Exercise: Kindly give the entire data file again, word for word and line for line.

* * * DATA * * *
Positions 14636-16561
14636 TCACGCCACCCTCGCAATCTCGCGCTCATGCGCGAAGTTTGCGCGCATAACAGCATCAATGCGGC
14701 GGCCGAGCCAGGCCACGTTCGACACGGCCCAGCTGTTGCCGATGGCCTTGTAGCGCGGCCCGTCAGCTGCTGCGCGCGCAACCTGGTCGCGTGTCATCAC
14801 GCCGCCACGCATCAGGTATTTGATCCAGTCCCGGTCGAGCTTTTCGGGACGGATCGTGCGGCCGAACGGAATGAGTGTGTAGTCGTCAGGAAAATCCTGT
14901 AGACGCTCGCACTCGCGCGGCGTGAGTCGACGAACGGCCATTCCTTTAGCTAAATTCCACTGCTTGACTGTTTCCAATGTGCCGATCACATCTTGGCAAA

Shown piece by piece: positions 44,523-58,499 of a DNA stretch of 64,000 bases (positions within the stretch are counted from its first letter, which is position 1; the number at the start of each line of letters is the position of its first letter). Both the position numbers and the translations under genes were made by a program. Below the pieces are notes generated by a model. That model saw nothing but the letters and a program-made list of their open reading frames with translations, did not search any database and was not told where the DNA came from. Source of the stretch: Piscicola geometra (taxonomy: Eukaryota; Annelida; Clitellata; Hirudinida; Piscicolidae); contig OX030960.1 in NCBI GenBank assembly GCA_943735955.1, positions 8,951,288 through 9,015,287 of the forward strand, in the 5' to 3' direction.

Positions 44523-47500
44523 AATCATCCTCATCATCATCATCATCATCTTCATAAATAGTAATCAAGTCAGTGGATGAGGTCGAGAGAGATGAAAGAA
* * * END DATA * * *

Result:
Positions 14636-16561
14636 TCACGCCACCCTCGCAATCTCGCGCTCATGCGCGAAGTTTGCGCGCATAACAGCATCAATGCGGC
14701 GGCCGAGCCAGGCCACGTTCGACACGGCCCAGCTGTTGCCGATGGCCTTGTAGCGCGGCCCGTCAGCTGCTGCGCGCGCAACCTGGTCGCGTGTCATCAC
14801 GCCGCCACGCATCAGGTATTTGATCCAGTCCCGGTCGAGCTTTTCGGGACGGATCGTGCGGCCGAACGGAATGAGTGTGTAGTCGTCAGGAAAATCCTGT
14901 AGACGCTCGCACTCGCGCGGCGTGAGTCGACGAACGGCCATTCCTTTAGCTAAATTCCACTGCTTGACTGTTTCCAATGTGCCGATCACATCTTGGCAAA

Shown piece by piece: positions 44,523-58,499 of a DNA stretch of 64,000 bases (positions within the stretch are counted from its first letter, which is position 1; the number at the start of each line of letters is the position of its first letter). Both the position numbers and the translations under genes were made by a program. Below the pieces are notes generated by a model. That model saw nothing but the letters and a program-made list of their open reading frames with translations, did not search any database and was not told where the DNA came from. Source of the stretch: Piscicola geometra (taxonomy: Eukaryota; Annelida; Clitellata; Hirudinida; Piscicolidae); contig OX030960.1 in NCBI GenBank assembly GCA_943735955.1, positions 8,951,288 through 9,015,287 of the forward strand, in the 5' to 3' direction.

Positions 44523-47500
44523 AATCATCCTCATCATCATCATCATCATCTTCATAAATAGTAATCAAGTCAGTGGATGAGGTCGAGAGAGATGAAAGAA